I am writing this as a response to a facebook link - of
sermon preached in Gosford about racism, and that Jesus also experienced the local prejudices of tribalism at first.
Enculturation and racism
A personal history from a country kid.
Boundaries are the natural order for human life, as we start with our nuclear family, to an extended family, to local friendships and beyond. For me the boundary was the Mallee area of Victoria and the country town of Swan Hill. We didn’t like the nearby town of Kerang or the other football teams. Going back to the 40s and 50s – there were two primary schools – ordinary and Catholic next to one another, so this boundary was taken for granted with taunts and chants. Only when the Catholic students joined us in Form 5 and 6 did I have Catholic friends as we studied the Renaissance and Reformation together. We were predominantly a ‘white’ community (voting Country Party) and the Aboriginal families living over the river behind the Federal Hotel we treated with indifference. Dad had shearing sheds and a dairy, joined Rotary and became enthusiastic in the Council to make the town a great place to live. My mother who was a triple certificate nurse gave up her career to raise five children. She liked the Aboriginal grandmothers who bought clothes at the op shop where Mum was a volunteer. Dad employed some Aboriginal shearers but said they would go walkabout at times.
This was the 1940s in Swan Hill. Our primary family group came first - I tolerated four brothers, friends were girls from school and local church and sports. I loved my gentle Grandpa who gave me the Age newspaper. My father too – who told tall stories of his father and the sailing ships. Italian blockies kids weren’t really our friends as they came to school by bus and their fathers chatted in a foreign language in front of the White Swan Hotel. We walked and biked everywhere so friends were close by.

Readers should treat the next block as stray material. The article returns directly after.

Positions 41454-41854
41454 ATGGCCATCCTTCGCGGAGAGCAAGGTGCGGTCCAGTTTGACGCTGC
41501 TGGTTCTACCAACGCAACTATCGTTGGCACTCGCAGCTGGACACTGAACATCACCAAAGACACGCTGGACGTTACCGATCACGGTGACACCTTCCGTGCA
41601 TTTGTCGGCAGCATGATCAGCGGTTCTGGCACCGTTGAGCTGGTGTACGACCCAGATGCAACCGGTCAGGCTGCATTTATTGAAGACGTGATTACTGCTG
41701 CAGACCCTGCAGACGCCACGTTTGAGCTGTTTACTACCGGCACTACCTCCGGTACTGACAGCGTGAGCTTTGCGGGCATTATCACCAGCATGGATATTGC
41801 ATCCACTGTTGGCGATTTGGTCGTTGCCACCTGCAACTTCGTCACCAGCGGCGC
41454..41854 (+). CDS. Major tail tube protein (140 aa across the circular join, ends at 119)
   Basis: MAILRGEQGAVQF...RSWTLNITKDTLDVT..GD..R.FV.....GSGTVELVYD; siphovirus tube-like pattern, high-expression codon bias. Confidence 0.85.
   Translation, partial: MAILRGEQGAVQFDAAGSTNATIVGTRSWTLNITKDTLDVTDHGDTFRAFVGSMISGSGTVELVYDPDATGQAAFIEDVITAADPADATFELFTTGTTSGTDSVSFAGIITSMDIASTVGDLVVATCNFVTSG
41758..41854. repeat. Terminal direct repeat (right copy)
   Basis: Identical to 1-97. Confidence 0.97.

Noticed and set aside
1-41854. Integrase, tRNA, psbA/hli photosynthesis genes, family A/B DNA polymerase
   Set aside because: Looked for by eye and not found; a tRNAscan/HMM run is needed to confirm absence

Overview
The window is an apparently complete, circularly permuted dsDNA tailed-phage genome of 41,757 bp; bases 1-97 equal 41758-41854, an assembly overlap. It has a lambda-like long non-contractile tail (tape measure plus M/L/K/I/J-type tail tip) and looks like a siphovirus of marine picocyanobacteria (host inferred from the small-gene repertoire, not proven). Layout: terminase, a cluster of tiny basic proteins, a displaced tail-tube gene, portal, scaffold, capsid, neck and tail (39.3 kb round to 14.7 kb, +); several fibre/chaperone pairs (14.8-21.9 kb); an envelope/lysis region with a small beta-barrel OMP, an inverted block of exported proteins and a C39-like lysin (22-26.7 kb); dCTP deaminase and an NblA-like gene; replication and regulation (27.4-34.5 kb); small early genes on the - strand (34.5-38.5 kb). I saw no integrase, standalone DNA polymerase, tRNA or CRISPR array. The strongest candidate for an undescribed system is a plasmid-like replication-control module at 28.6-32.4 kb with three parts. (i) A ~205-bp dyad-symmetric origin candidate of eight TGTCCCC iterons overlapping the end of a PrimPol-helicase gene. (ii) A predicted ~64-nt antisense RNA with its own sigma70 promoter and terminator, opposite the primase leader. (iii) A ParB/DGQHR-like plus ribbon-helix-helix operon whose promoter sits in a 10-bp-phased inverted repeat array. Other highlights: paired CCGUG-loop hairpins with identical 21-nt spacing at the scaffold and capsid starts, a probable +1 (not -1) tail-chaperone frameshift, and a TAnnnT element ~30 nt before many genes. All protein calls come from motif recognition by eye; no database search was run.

After 1955 and moving to Melbourne to study art changed many things. Country kids befriended city art students, who were more sophisticated. – perhaps. A few overseas students from Asia shifted the boundary as we discovered delightful food , music, and languages. Art students of course were superior to other tertiary students! A gay lecturer we regarded as quaint and beyond our experience. When visiting the home town, I noticed the bias and prejudices for the first time, especially regarding politics and religion. In Melbourne we had explored different churches, even St Peters on Eastern Hill.
In 1959 I left friends behind as we all scattered throughout Victoria to teach art. In Bendigo my network now included other teachers, art students at the Tech, young adults in the Forest Street Methodist Church – which was very active then with camps and summer schools and preaching bands. I’d left behind the Anglicans as they were too old – over forty, and the Methodists sang well. My pottery tutor was of Chinese background and that was fine. We drank coffee in a shop owned by a Jamaican.
By 1961 I was 23 and ready to take on the world – go to Paris, see the paintings, do some of my own, but instead I went on a church work camp to Fiji and stayed on for several years. My new friends now included indigenous Fijians, missionaries from Australia, and many families of various Indian backgrounds – Hindu, Muslim, Sikh . I embraced the exotic – the languages, the food, the dress, the religions – even though I had a passion to invite people to become Christians. I don’t think I had any racism at all those days. When I married a Fijian some people back home said – ‘You can be a missionary to them but you don’t marry them! Not my parents - but friends of my parents were appalled.